L.A.'s second-biggest advertising agency has only one client: itself.

The NBC Agency, a division of the NBC Inc., handles more than $1 billion in promotional airtime for the company's diverse broadcasting, Internet and cable assets.

(That makes it second only to TBWA Chiat/Day Inc., in terms of local billings.)

It is being closely watched by NBC's competitors, because the other networks still farm-out their promotional campaigns to independent ad agencies. If NBC's in-house agency is successful in saving money, observers expect the other networks to copy NBC's strategy.

"It will give NBC a more consistent look," said one media buyer, who asked for anonymity. "They want everything to look the same, but they can make individual adjustments in each of the different platforms."

The division got underway last November and is headed by two NBC veterans: John Miller, who serves as president, and Vince Manze, the creative director and executive vice president. The two marketing executives are responsible for NBC's highly successful campaigns, "Must See TV" and "Appointment Television" both of which began in 1994.

In-house advertising

The agency creates unified campaigns for NBC's TV network and its owned-and-operated stations, as well as such cable assets as CNBC and MSNBC and Internet companies like CNBC.com, MSNBC.com and NBCi.

The NBC Agency is now one of the largest advertising agencies in the country in terms of the value of its airtime though that's somewhat misleading, since the time is provided by the NBC stations and networks.

Though right now it only creates campaigns for NBC companies, it is considering expanding to outside clients. In fact, Manze said, the agency has been approached by such potential clients as the Salt Lake City Olympic Committee for its 2002 games, a syndication company, and the Hollywood Stock Exchange.

"The real savings are not in money, but in efficiency and time use," Manze said. "We can work quickly, and that is an advantage for our clients (NBC operating units)."

Another advantage of having an in-house ad agency for a media company like NBC is that it facilitates a consistent look to its promos across multiple media platforms, and allows for cross-promotion of those platforms.

For example, NBC is heavily promoting is upcoming coverage of the Summer Olympics in Sydney, Australia. The Games will be aired not only on NBC, but on CNBC and MSNBC as well. Because not all cable operators carry the latter two networks, NBC is running promotional spots, letting viewers know that if their cable operator doesn't carry CNBC or MSNBC, they'll be missing some Olympics coverage.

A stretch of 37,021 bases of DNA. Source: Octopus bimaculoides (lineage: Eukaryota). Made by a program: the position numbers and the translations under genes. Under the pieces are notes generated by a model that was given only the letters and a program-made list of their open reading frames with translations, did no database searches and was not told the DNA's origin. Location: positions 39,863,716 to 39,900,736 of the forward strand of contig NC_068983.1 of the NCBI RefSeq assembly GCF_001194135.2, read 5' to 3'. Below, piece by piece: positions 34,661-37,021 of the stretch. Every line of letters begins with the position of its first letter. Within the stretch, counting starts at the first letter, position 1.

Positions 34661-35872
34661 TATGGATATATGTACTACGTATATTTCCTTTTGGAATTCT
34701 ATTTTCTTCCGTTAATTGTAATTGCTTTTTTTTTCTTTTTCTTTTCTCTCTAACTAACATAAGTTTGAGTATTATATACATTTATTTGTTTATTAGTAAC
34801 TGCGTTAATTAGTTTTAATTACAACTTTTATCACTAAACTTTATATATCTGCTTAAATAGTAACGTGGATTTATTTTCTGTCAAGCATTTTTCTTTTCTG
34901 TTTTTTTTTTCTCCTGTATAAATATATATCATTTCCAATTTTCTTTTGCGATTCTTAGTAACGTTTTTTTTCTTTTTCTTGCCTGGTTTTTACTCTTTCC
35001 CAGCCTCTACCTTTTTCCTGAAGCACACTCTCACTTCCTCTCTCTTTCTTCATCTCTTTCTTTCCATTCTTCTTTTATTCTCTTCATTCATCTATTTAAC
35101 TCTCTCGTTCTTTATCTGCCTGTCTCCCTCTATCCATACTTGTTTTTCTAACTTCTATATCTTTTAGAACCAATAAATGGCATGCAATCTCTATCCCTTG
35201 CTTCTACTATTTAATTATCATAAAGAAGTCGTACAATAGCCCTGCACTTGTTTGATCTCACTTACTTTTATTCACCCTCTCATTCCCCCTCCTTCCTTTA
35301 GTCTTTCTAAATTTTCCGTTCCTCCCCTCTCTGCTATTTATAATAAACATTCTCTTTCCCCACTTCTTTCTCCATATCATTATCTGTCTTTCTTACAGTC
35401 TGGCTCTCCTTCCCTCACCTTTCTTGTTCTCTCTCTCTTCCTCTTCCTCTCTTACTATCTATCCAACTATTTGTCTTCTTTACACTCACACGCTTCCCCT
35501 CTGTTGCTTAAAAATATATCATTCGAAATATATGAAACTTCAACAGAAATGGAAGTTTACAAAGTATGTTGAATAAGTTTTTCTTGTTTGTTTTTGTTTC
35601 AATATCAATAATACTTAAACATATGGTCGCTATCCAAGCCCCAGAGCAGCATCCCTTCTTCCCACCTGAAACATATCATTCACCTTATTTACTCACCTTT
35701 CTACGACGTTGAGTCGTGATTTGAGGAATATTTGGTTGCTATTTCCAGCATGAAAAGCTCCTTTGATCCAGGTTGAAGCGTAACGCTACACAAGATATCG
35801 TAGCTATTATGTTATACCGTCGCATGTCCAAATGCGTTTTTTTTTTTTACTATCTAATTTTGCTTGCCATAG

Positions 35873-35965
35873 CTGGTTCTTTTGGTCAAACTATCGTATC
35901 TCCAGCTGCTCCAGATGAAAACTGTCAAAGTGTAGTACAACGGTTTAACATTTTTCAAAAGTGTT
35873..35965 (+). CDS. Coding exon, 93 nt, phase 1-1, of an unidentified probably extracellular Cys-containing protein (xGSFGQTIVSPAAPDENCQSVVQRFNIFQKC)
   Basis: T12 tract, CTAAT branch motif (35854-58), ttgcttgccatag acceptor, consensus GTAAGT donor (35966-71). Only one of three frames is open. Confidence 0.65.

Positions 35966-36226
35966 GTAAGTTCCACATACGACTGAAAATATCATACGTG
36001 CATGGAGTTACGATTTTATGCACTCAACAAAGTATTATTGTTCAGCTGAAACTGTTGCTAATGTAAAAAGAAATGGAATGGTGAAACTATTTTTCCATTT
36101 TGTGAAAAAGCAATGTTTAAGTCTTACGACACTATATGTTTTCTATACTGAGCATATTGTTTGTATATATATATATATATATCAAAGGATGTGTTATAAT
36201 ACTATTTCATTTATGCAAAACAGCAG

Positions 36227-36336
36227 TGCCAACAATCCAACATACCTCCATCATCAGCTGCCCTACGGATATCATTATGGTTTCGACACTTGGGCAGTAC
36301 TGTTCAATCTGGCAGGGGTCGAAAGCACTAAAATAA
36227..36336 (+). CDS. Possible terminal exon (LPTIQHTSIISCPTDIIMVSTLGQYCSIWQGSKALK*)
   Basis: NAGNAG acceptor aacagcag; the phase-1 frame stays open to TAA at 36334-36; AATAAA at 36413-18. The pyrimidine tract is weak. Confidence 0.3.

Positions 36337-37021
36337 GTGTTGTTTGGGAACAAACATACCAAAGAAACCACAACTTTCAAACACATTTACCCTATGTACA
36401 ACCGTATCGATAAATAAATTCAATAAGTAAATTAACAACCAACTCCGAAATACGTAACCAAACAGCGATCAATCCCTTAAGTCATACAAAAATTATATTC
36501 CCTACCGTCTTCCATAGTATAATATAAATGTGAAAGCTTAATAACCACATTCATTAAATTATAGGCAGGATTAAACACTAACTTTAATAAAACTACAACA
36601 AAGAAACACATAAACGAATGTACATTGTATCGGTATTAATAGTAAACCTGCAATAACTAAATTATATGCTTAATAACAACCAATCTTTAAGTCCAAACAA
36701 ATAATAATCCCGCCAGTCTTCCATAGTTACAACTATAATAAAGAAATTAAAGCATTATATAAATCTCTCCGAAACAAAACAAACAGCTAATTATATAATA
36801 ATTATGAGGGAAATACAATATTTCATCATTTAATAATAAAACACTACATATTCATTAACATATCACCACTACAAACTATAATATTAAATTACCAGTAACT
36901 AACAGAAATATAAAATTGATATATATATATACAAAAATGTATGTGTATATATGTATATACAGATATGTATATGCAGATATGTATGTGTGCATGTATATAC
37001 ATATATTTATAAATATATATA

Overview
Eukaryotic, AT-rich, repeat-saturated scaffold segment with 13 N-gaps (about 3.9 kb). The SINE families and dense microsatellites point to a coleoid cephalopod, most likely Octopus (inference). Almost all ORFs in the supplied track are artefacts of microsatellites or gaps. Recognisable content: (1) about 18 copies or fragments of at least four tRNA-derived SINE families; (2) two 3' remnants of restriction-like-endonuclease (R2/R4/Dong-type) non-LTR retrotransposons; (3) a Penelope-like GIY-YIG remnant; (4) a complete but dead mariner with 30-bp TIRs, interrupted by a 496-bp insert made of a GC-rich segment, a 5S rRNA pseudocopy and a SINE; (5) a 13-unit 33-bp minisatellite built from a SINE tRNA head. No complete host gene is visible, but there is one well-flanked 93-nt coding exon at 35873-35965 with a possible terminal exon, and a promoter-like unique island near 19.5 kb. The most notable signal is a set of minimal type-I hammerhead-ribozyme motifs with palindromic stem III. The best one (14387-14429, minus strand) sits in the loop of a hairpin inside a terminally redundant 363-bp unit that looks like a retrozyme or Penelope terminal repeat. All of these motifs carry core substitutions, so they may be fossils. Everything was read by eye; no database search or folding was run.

NBC officials hope that will prompt viewers to put pressure on the cable operator to sign up for the missing networks. "It might goose them," Manze said.

The coming Olympics spots will feature such athletic stars as shot putter C.J. Hunter and his wife, track star Marion Jones. They will run on NBC, MSNBC, CNBC and the company's owned-and-operated stations. The NBC Agency customized each of the ads for each platform.

Prior to the creation of the in-house agency, each unit of the broadcasting company would oversee the creation of its own campaign and then ask for airtime. The entire process was pell-mell.

"Someone from CNBC might come to us and say, 'Here is a campaign; please put it on the network,'" Manze said. "Everything was piecemeal."

Of course, it's not enough to promote a network or channel just within the NBC family. For billboards, radio and print advertising, NBC turns New York-based ad agency D'Arcy, which books media time and placement.

Focus on the network

Plans for the creation of the in-house NBC arm got underway two years ago at the encouragement of NBC President Robert Wright, who met with Miller and Manze in New York. While the agency's goal is to assist all the NBC operations, the brunt of its efforts are aimed at promoting the NBC TV network and its prime-time slate, which generated $2.3 billion in up-front advertising this spring.

"We can never lose track of that," Manze said, referring to the overriding relative importance of the network.

So far, Miller and Manze said, NBC's competitors have not unified their promotional efforts. ABC had been discussing such a plan, but that appears to have been set aside in the wake of the departure of ABC President Pat Fili-Krushel.

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